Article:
I.B. Singer, the Last Demon
In stories written in Poland and the U.S., the modernist master Isaac Bashevis Singer mined folk tales to convey the 20th century’s essential cruelty
“Scripture” is a series exploring 20th-century Jewish fiction.
For American Jews, one legacy of the Holocaust is a sense of guilty nostalgia toward the life of our ancestors in Eastern Europe. The nostalgia is natural enough—it is the idealization of an unknown past that is common among American immigrant groups, as Irish or Italian as it is Jewish. What makes the Jewish American experience different is the fact that our “old country” did not continue to evolve and develop after we left it, because it was violently destroyed. We treat our past with kid gloves—see, for instance, Fiddler on the Roof—because we are afraid that if we handle it too roughly it will be shattered beyond repair.
Issac Bashevis Singer had a darker, less-pious take on this overwhelming sense of fragility in “The Last Demon,” a very short tale that can be found in The Collected Stories—his single greatest book, and the one by which he is known to most readers. It takes the form of a monologue by a demon who is the last survivor of the town of Tishevitz, now that the human inhabitants have been killed in the Holocaust. This manifestation of human evil has made supernatural evil irrelevant, obsolete: “Why demons, when man himself is a demon? Why persuade to evil someone who is already convinced?” the demon-narrator asks. He himself has no one left to prey on, and no source of sustenance except an old Yiddish storybook left behind in an abandoned house: “But nevertheless the letters are Jewish. The alphabet they could not squander. I suck on the letters and feed myself. … Yes, as long as a single volume remains, I have something to sustain me.”
The parallel between demon and writer could hardly be clearer: Both are living on language, after the people who spoke the language are gone. But the story also constitutes a complaint about the incongruity of a demon, or a writer, having to take up the task of commemoration and preservation. For Singer, this was a particularly ironic fate, because the whole energy of his fiction is negative—mocking, disputatious, despairing, perverse. These are the characteristic traits of so much modern fiction that it should not be surprising to find them in Singer, a younger contemporary of Mann, Proust, and Kafka. Yet even now, 21 years after his death, there remains something odd, even transgressive, about thinking of Singer as a modernist. Modernism rebels, disrupts, and tears down; but the civilization against which Singer’s rebellion was directed was itself disrupted and torn down, rendering any kind of modernist impiety not just unnecessary but almost blasphemous.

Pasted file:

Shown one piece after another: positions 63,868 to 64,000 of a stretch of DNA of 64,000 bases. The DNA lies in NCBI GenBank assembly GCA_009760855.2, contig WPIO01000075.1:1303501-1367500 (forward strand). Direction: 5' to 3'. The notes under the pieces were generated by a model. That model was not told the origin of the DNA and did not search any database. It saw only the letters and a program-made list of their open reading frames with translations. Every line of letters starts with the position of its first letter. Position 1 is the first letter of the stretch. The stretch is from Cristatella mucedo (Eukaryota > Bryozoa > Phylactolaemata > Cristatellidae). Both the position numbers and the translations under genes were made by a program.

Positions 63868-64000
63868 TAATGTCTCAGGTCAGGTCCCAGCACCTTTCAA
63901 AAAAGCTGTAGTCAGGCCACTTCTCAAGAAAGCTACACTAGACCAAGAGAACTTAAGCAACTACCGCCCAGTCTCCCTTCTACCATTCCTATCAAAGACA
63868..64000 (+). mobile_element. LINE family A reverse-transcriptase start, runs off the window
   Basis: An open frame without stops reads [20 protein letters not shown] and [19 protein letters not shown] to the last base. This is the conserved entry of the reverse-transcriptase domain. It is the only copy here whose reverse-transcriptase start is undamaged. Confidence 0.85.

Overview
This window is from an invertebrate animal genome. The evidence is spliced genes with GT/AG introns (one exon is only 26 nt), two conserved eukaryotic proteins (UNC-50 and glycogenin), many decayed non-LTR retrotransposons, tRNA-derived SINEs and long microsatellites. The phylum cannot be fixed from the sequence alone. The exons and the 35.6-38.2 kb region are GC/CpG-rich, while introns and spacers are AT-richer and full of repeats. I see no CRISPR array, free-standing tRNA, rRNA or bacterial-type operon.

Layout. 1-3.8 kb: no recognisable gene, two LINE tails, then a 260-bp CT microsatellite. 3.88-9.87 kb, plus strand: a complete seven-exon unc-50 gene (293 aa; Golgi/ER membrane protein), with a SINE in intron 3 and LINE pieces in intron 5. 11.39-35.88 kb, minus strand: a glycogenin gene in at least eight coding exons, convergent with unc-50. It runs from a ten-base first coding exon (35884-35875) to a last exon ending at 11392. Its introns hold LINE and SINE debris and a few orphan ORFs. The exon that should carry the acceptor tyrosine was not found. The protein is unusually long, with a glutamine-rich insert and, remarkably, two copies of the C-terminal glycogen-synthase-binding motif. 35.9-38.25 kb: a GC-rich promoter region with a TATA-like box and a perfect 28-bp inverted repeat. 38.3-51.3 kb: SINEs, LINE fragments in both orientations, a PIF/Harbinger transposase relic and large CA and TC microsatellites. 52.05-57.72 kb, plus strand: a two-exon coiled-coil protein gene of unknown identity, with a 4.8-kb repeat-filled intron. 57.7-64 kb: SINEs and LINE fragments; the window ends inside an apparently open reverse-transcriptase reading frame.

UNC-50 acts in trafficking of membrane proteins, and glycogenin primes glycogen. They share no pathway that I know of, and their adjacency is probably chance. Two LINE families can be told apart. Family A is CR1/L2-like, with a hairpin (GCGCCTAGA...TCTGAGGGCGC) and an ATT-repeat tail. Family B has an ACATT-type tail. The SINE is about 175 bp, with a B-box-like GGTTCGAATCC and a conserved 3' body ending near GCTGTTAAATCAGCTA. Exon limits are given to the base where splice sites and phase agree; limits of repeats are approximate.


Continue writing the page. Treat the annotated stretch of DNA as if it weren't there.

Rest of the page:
It took great courage and luck simply for Singer to break with his Hasidic background and establish himself in the Yiddish literary circles of interwar Warsaw—along with a large dose of help from his initially more successful older brother, the novelist Israel Joshua Singer. It was another stroke of luck that allowed Israel Joshua to bring Isaac to America in 1935, in time to avoid the Nazi Holocaust that would annihilate the majority of his readership. Most remarkable of all, however, was Singer’s ability to go on to producing fiction in a language of ghosts—stories dealing with a dead or dying world that were nonetheless living works of art. No wonder that as a Yiddish writer after 1945—the only one known to most American Jewish readers—Singer was regarded as, and called upon to be, a representative of the Old World, a medium channeling a perished Yiddish culture. After all, wasn’t his work itself filled with mediums, ghosts, and spirits, with dybbuks and demonic possession—all the paraphernalia of a vanished superstition? Where but in Singer’s pages was this lore kept alive?
To read Singer’s collected stories is to realize the extent of American Jewish piety toward the Old World, because of its total absence from Singer’s fiction. As the son and grandson of Hasidic rabbis, growing up in the small town of Bilgoray, Singer needed to summon all the negative force he could to propel himself into a modern intellectual and literary world. This was a familiar Jewish story, dating back to the Haskalah, the Jewish Enlightenment of the 18th century. What made Singer different, and left him so well suited to misreading by an American audience, is that he did not attack Jewish belief and superstition and folk culture, the way so many maskilim did in the 19th century. A Singer tale about demonic possession does not ridicule its characters for believing in such a thing. Rather, Singer grants the existence of possession but allows us to understand it as a species of obsession; he paints ancient mysticism in the lurid colors of modern psychology. Above all, like Freud, Singer focuses on the destructive energies of sexuality, which he sees pulsing just below the surface of a traditionally puritanical Jewish culture.
The result is that Singer’s stories about supernatural occurrences are neither folkish nor preciously magical-realist, but genuinely uncanny and often frightening studies of human nature. Take, for instance, “The Destruction of Kreshev,” another story narrated by the devil: “I am the Primeval Snake, the Evil One, Satan,” he begins. The effect of such an opening is almost reassuring: Singer knows that his audience does not believe in Satan, and we are not expected to take such a narrator seriously. The coyness continues when Singer describes Kreshev as a town “about as large as one of the smallest letters in the smallest prayer books”: This is the language of a children’s story.
Evaluating comedy on its political merit is like disassembling a vibrator to analyze its mechanics: You can do it, but that’s not what it’s for.